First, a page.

It seems like a good idea, putting down an impermeable layer to suppress weeds and then covering it with mulch but it’s not. Really, don’t do it. I’m sure there are occasions and places where it works but more often than not, you end up with weeds anyway AND ugly bits showing through AND crappy bits of plastic/landscape fabric that you have to try and get out of the soil – so just don’t do it. Read more »
String tied around a trunk, girdling it, you can see both ends of the string. The rest is embedded in the tree.
Inadvertent tree girdling is a surprisingly common phenomenon. Something gets tied around a tree and left there. The tree grows but the string tried around it, doesn’t. It seems like the tree would break the string like some superhero breaking chains but no, it just grows around it. Eventually it reaches a place, as in this photo, where the string has been taken into the tree. Death of the part of the tree above the string will follow. Read more »
A confession – I am a crummy compost maker. This is embarrassing to admit because real gardeners make their own compost. Do you know how much time I’d have to spend sorting acceptable compost material from unacceptable if I made compost? Read more »
Used through creative commons from mccun934′s photostream
One 48′ silver maple may transpire as much as 58 gallons of water/hour, and a tomato plant 30 gallons over the course of its lifetime. Add that to the headline in the paper the other day, “40 days without rain!” and you realize that most of us need to proceed directly outside and turn on the hose. Read more »
Powdery mildew on Nandina domestica (Heavenly bamboo)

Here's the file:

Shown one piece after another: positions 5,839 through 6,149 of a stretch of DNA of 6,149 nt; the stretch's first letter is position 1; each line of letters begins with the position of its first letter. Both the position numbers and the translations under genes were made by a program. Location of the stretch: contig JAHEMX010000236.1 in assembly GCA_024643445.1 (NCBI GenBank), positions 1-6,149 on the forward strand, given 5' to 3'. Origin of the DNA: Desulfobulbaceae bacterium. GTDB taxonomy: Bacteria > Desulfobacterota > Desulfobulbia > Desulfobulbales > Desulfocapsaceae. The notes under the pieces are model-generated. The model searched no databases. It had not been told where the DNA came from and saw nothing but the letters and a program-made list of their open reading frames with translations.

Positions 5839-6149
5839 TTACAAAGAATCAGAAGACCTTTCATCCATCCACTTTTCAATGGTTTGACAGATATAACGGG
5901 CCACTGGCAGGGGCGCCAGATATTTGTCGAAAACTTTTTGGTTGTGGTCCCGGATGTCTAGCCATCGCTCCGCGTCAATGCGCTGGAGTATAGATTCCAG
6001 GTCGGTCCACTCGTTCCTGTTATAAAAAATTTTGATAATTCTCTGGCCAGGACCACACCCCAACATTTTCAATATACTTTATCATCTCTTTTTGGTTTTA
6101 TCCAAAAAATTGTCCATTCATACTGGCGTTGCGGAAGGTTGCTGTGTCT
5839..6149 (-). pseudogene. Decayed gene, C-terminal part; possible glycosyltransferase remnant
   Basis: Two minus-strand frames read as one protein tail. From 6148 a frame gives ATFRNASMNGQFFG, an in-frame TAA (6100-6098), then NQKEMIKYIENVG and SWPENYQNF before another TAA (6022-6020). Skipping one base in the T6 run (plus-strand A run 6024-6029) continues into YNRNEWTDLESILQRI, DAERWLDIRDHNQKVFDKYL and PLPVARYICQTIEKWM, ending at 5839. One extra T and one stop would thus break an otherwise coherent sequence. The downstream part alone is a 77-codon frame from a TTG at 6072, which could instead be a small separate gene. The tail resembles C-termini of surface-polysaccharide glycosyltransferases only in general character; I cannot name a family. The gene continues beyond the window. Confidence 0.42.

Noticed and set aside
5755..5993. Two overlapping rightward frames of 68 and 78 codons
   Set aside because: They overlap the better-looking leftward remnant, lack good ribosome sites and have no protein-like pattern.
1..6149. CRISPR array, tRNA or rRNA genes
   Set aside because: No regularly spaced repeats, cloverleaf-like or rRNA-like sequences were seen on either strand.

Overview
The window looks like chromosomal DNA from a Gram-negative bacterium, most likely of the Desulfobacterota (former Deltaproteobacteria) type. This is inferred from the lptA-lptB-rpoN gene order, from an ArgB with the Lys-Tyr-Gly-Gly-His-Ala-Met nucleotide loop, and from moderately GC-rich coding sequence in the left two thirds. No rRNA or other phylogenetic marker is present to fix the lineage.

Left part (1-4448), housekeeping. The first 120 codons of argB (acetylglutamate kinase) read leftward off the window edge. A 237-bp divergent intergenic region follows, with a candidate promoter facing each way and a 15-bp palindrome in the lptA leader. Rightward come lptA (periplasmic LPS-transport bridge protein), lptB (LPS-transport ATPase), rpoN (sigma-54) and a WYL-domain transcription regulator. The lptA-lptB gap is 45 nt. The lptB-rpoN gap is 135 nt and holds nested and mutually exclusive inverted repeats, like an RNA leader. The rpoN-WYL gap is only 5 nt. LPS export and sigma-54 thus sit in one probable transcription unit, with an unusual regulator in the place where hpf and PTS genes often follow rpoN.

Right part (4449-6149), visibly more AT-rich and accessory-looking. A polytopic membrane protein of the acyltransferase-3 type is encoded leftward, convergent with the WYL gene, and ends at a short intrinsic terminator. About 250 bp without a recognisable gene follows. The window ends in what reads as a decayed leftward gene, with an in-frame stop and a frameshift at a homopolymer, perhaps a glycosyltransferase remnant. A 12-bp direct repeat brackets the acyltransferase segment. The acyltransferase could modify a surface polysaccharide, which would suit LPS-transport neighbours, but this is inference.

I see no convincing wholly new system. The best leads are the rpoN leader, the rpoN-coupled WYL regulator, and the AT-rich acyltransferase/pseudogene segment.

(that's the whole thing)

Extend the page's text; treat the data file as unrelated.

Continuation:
Powdery mildew is a fungus but a strange and counter-intuitive one; it hates water.
A variety of fungi can cause powdery mildew, some species will attack an array of different plants; others are host-specific. Powdery mildew likes shade and mild temperatures and it dislikes water. Leaf temps above 90°F may kill some powdery mildew. Direct sunlight can slow it down and the spores die in water. Read more »
If you buy a plant this time of year, don’t be surprised if it is rootbound. Okay, never be surprised if a plant is rootbound. Now, in an ideal world, you shouldn’t buy a rootbound plant, or let them sit around your yard so long that they become rootbound, but both things happen. Before buying a plant, slide it out of the pot at the nursery to check just how rootbound it is. At least that way you know you’re getting. Read more »
My husband brings home organic produce and eats it without washing it. I tell him that organic doesn’t mean no pesticides – they just have to be an organic ones – but he persists.
I got on this kick based on a blog post from The Garden Professors, my favorite gardening blog. A recent post addressed rotenone, a plant-derived (organic) pesticide that has been voluntarily taken off the shelves by its manufacturer. It’s particularly harmful in the aquatic environment and may cause Parkinson’s disease. Although it’s technically off the shelves it can still be bought. I found some at Amazon (Bonide Garden Dust), and who knows how many containers are hanging around in people’s garages. Read more »
I was reading about the proper way to plant pots in the March 2012 issue of Gardener’s World, a British magazine, and was dumbfounded to read:
“Ensure water can drain freely away from the roots by adding a good layer of drainage material to the base of the pot. Pieces of broken terracotta…” and on a different page, “add a generous layer of crocks, stones or polystyrene to help water drain away.”
No, no, no. This just leads to a perched water table and less rooting room for the plants. Make sure there are holes in the bottom, put in the dirt, add plants. This isn’t just me talking, this is what the science has shown, and it’s not exactly a new discovery. Read more »